The Galana-Kulalu pilot project has for a while now stood as an epitome of the mismanagement and corruption that eats at many third-world countries. Set in the coastal region within Kilifi and Tana River counties, and bordering the expansive Tsavo East National Park to the east, this ambitious food security project would have cost the Government upwards of Sh7.2 billion upon full implementation.
At its inception nearly a decade ago, the Galana-Kulalu food security project was to be a key initiative of Kenya Vision 2030, a pillar that would largely support the Government’s dream to provide a high quality of life to all its citizens.
At the time, and under former President Uhuru Kenyatta, the 10,000-acre Galana-Kulalu Food Security Project, situated within the one million-acre Galana Irrigation complex, was launched under the “Big 4” agenda, as part of the regime’s drive to attain food security. During the inception of the food security project, the National Irrigation Board said once complete the project will see 500,000 acres of land put to maize production, 200,000 acres to sugar cane, 150,000 acres to beef and game animals, 50,000 acres to horticulture, 50,000 acres to dairy animals and an additional 50,000 acres would be channeled towards orchards.
When the rains started to beat
Former President Kenyatta at the launch of the project noted that upwards of 70 per cent of the country’s land is classified as arid and semi-arid, and the country could no longer be sustained by rain-fed agriculture.
“We must move to irrigation-fed agriculture. This is the only way we will be able to sustain our food security needs,” said former President Uhuru Kenyatta back then.
The Jubilee government targeted to, within five years, put one million acres of land under modern irrigation, a plan that would foreseeably fail given the poor implementation and corruption from the onset of the project.
With the promise of reducing the price of a packet of maize from Sh100 to roughly Sh84 given the relative abundance projected in production, matched with the promise of generating massive job opportunities in counties where it is situated, the Galana-Kulalu Irrigation project was a welcome move from the Government. Work began in early 2015, after a Sh6.35 billion loan from Israeli’s Bank Leumi was signed.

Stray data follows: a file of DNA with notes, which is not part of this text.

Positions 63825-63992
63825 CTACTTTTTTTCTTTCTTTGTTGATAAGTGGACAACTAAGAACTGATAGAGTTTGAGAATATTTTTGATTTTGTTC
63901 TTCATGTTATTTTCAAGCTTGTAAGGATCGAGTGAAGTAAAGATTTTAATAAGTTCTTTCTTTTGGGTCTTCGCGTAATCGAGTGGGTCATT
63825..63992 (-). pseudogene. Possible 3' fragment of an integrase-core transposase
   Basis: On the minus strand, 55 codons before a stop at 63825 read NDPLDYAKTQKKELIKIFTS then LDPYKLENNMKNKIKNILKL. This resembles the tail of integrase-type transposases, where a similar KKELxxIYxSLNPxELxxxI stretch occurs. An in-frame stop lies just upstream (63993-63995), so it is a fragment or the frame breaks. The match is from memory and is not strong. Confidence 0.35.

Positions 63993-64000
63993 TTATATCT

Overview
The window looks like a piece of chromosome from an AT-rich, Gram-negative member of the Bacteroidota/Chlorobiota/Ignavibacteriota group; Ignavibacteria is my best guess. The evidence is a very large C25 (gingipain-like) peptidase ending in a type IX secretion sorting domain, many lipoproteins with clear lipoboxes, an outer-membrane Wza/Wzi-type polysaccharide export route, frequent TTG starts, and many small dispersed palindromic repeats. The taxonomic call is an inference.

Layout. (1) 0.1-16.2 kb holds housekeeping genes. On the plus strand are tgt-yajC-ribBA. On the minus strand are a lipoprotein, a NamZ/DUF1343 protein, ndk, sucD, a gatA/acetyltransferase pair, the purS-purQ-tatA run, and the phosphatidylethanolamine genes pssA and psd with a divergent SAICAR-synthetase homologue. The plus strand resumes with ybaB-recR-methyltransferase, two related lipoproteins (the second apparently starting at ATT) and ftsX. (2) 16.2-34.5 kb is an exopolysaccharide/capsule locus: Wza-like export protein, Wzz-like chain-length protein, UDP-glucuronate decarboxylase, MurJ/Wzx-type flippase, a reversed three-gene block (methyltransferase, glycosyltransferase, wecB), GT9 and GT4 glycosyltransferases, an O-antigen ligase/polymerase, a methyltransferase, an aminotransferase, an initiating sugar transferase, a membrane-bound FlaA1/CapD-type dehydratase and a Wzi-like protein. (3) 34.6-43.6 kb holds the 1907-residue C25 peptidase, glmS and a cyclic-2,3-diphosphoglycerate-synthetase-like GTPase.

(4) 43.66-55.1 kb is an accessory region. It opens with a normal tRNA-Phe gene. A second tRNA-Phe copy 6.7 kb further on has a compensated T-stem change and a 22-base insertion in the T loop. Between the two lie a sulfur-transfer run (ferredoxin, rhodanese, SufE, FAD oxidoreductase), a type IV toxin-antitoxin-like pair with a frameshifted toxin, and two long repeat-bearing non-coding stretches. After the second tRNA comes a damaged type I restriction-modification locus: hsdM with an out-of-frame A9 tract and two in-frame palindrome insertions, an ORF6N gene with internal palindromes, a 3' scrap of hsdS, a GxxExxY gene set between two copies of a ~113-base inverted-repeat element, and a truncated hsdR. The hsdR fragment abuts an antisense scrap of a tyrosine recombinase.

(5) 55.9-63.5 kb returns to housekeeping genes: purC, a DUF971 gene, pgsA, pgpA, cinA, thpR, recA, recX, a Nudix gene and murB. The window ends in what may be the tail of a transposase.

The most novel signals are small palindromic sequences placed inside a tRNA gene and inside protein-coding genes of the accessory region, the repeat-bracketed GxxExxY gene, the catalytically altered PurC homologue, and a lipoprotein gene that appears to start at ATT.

But like with many government projects here in the country, the rain would soon start beating the Government. In 2015, amid controversies related to the contract between the Kenyan government and Israeli’s Green Arava, an organisation specialising in the design and implementation of turnkey agricultural projects worldwide, the first harvest was as disappointing as could be. The 10,000-acre model farm produced a lowly ten bags of maize per acre against an estimate of 40 bags of maize per acre.
In November 2015, Members of Parliament summoned then Cabinet Secretary for Water and Irrigation Eugene Wamalwa, to give an account of the Jubilee government’s one million-acre irrigation project as well as its viability.
At the committee meeting which Wamalwa failed to appear, Acting Principal Secretary Richard Lesiyampe could not comprehensively account for the Sh14 billion Eurobond proceeds that were purportedly used to finance the Galana-Kulalu irrigation project which is part of the one million acreage Jubilee plan.
CS Wamalwa would later attempt to explain the poor produce away by highlighting that the model farm had been planted with 13 varieties of maize, in a bid to determine which varieties would produce the best yields. Claims would also be made that the Ministry in conjunction with the National Irrigation Board had identified six types of maize of optimum quality for future planting.
In the second season of planting, from September 2015 to January 2016, 500 acres yielded only 3,101 bags of 90kg, translating to six bags per acre as opposed to recommended 22 bags of 90kgs.
Impact of El Nino Rains
The decline was attributed to the El Nino rains, which destroyed most of the maize crop in the farms. Between April 2016 and October 2016, Green Arava planted on 2,000 acres of land, managing a harvest of 59,066 bags of maize estimated at 31 bags per acre.
In 2018, citing non-payment, Green Arava ceased operations from the site. After the collapse of the project, the Israeli Government cited its displeasure saying that this was the first of such projects to collapse in over 70 years.
“Galana-Kulalu project was destroyed by cartels made up of maize importers and millers. They were the reason the project was deferred from the beginning,” said the then-ambassador Noah Gendler.